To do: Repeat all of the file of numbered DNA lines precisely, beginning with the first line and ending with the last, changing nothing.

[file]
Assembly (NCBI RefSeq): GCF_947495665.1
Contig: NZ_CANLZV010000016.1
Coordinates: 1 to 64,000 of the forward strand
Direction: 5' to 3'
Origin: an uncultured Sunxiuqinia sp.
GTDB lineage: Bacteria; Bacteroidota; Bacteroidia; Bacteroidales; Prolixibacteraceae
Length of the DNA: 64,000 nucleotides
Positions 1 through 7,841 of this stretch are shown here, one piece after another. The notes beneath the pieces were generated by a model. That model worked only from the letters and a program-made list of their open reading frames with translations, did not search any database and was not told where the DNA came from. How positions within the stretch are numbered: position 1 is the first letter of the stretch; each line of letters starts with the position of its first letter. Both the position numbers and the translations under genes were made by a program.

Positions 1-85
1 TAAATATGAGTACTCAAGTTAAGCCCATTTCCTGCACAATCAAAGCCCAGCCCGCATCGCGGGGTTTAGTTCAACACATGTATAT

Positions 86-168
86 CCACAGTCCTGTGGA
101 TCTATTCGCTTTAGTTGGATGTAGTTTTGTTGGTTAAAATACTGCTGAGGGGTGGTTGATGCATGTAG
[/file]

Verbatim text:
Assembly (NCBI RefSeq): GCF_947495665.1
Contig: NZ_CANLZV010000016.1
Coordinates: 1 to 64,000 of the forward strand
Direction: 5' to 3'
Origin: an uncultured Sunxiuqinia sp.
GTDB lineage: Bacteria; Bacteroidota; Bacteroidia; Bacteroidales; Prolixibacteraceae
Length of the DNA: 64,000 nucleotides
Positions 1 through 7,841 of this stretch are shown here, one piece after another. The notes beneath the pieces were generated by a model. That model worked only from the letters and a program-made list of their open reading frames with translations, did not search any database and was not told where the DNA came from. How positions within the stretch are numbered: position 1 is the first letter of the stretch; each line of letters starts with the position of its first letter. Both the position numbers and the translations under genes were made by a program.

Positions 1-85
1 TAAATATGAGTACTCAAGTTAAGCCCATTTCCTGCACAATCAAAGCCCAGCCCGCATCGCGGGGTTTAGTTCAACACATGTATAT

Positions 86-168
86 CCACAGTCCTGTGGA
101 TCTATTCGCTTTAGTTGGATGTAGTTTTGTTGGTTAAAATACTGCTGAGGGGTGGTTGATGCATGTAG